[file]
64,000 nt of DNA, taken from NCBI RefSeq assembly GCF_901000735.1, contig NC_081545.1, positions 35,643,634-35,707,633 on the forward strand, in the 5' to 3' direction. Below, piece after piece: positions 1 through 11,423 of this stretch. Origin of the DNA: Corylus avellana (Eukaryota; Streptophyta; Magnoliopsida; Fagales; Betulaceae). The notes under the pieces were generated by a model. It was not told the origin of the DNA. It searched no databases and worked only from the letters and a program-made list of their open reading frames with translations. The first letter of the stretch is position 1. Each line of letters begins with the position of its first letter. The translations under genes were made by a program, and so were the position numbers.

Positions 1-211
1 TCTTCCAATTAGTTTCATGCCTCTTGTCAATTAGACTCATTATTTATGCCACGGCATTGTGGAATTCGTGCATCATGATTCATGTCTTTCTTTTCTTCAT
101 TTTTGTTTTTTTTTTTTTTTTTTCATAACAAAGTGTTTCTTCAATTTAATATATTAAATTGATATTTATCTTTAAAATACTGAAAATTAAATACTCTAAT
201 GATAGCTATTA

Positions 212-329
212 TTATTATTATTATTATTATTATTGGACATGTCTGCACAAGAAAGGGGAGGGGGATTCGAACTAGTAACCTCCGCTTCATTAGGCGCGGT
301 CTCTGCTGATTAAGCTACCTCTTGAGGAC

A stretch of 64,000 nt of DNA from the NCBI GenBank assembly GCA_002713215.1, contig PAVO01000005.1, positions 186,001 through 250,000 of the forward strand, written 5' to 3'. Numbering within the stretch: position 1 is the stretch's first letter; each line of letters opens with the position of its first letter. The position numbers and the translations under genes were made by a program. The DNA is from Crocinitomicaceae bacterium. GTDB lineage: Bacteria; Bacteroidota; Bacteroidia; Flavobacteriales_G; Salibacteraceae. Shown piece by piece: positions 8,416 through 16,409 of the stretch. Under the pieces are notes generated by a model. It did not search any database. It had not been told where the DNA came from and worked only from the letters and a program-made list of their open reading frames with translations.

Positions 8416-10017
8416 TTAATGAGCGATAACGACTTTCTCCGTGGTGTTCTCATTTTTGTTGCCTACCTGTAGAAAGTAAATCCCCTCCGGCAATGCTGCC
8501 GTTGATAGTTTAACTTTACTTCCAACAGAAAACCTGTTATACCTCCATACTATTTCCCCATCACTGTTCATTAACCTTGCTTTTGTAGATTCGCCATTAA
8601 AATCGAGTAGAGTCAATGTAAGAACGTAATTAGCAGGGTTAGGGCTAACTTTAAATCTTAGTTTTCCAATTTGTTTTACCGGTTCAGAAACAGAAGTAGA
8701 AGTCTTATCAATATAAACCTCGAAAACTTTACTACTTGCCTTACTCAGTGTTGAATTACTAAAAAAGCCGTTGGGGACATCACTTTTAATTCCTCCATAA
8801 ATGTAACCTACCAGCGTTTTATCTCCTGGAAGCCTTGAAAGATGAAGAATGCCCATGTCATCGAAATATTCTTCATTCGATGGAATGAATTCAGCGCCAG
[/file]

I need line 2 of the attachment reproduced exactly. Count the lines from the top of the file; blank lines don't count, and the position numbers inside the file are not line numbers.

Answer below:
Positions 1-211